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Nuclear Receptor Signaling Atlas (www.nursa.org): hyperlinking the nuclear receptor signaling community.

Nucleic acids research | Jan 1, 2006

The nuclear receptor signaling (NRS) field has generated a substantial body of information on nuclear receptors, their ligands and coregulators, with the ultimate goal of constructing coherent models of the biological and clinical significance of these molecules. As a component of the Nuclear Receptor Signaling Atlas (NURSA)--the development of a functional atlas of nuclear receptor biology--the NURSA Bioinformatics Resource is developing a strategy to organize and integrate legacy and future information on these molecules in a single web-based resource (www.nursa.org). This entails parallel efforts of (i) developing an appropriate software framework for handling datasets from NURSA laboratories and (ii) designing strategies for the curation and presentation of public data relevant to NRS. To illustrate our approach, we have described here in detail the development of a web-based interface for the NURSA quantitative PCR nuclear receptor expression dataset, incorporating bioinformatics analysis which provides novel perspectives on functional relationships between these molecules. We anticipate that the free and open access of the community to a platform for data mining and hypothesis generation strategies will be a significant contribution to the progress of research in this field.

Pubmed ID: 16381851 RIS Download

Mesh terms: Animals | Computational Biology | Databases, Protein | Gene Expression Profiling | Humans | Internet | Mice | Polymerase Chain Reaction | Receptors, Cytoplasmic and Nuclear | Signal Transduction | Software | Systems Integration | User-Computer Interface

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Nuclear Receptor Signaling Atlas

Knowledge environment resource that accrues, develops, and communicates information that advances understanding of the structure, function, and role in disease of nuclear receptors (NRs) and coregulators. It specifically seeks to elucidate the roles played by NRs and coregulators in metabolism and the development of metabolic disorders (including type 2 diabetes, obesity, osteoporosis, and lipid dysregulation), as well as in cardiovascular disease, oncology, regenerative medicine and the effects of environmental agents on their actions. Resources include large validated data sets, access to reagents, new findings, a library of annotated prior publications in the field, and journal covering reviews and techniques.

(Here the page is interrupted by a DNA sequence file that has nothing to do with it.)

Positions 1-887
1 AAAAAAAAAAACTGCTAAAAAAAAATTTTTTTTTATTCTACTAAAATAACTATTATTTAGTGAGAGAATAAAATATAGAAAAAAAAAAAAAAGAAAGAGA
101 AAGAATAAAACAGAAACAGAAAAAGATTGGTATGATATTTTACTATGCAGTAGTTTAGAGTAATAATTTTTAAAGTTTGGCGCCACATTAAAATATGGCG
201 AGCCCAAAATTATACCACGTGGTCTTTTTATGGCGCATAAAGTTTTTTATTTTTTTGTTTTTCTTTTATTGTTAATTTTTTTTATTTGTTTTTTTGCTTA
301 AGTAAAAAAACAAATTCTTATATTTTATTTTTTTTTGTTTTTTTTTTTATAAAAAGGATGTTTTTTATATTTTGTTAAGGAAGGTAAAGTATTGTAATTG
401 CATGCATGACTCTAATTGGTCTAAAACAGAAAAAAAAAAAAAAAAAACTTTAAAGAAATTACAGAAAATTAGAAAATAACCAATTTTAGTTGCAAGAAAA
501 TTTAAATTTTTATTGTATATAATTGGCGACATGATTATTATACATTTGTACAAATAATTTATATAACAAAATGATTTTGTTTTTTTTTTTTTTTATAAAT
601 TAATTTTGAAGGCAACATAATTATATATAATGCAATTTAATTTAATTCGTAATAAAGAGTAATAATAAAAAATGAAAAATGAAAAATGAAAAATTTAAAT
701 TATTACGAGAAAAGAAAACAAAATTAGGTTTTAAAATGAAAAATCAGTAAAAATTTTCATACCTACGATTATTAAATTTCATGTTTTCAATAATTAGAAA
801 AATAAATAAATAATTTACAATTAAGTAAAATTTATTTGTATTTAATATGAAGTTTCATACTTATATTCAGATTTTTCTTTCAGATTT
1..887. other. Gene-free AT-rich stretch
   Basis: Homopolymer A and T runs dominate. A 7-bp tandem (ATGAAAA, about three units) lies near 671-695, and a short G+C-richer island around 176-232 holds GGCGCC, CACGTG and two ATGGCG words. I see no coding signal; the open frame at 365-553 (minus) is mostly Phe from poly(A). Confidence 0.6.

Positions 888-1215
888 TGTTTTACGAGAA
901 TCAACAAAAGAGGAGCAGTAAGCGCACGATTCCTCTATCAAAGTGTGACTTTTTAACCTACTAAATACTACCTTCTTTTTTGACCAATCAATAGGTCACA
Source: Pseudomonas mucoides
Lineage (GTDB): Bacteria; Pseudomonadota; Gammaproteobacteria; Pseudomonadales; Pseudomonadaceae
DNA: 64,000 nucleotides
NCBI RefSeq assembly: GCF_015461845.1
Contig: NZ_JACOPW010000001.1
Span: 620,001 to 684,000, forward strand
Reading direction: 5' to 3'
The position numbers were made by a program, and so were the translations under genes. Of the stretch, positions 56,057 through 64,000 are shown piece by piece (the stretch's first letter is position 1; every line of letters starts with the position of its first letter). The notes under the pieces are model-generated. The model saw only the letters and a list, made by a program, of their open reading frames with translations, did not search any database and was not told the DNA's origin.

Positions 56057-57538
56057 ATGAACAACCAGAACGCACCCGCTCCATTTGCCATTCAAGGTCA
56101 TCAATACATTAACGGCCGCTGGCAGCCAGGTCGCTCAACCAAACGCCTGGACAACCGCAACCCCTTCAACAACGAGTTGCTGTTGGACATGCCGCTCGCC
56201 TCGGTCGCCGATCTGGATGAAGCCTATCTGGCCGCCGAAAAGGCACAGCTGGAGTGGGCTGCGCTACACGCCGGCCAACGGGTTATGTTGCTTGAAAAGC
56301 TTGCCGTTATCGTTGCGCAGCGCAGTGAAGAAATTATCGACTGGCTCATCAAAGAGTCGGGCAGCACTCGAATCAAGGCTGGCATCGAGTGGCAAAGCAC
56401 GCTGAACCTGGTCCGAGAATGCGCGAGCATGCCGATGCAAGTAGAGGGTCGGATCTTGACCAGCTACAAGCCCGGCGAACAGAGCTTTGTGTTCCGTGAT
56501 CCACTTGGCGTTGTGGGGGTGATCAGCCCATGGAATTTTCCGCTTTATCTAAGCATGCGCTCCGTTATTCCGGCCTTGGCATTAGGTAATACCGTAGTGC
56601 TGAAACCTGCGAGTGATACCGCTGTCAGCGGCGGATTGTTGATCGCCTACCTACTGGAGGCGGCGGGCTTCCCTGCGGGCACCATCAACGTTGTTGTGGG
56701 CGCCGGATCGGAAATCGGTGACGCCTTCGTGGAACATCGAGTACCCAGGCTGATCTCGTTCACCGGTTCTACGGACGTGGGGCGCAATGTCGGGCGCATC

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CrossRef

An official Digital Object Identifier (DOI) Registration Agency of the International DOI Foundation launched as a cooperative effort among publishers to enable persistent cross-publisher citation linking in online academic journals. The citation-linking network today covers over 65 million journal articles and other content items (books chapters, data, theses, technical reports) from thousands of scholarly and professional publishers around the globe. CrossRef does not aggregate full-text content but rather, it uses a system of distributed aggregation whereby full-text content is linked through a database consisting of minimal publisher metadata. Each record in the database is essentially a triplet: (metadata + URL+DOI). In addition to assigning DOIs to scholarly content, CrossRef has additional services: * Cited-By Linking * CrossRef Metadata Services * CrossCheck plagiarism screening (powered by iThenticate) * CrossMark update identification service * FundRef Funder identification service

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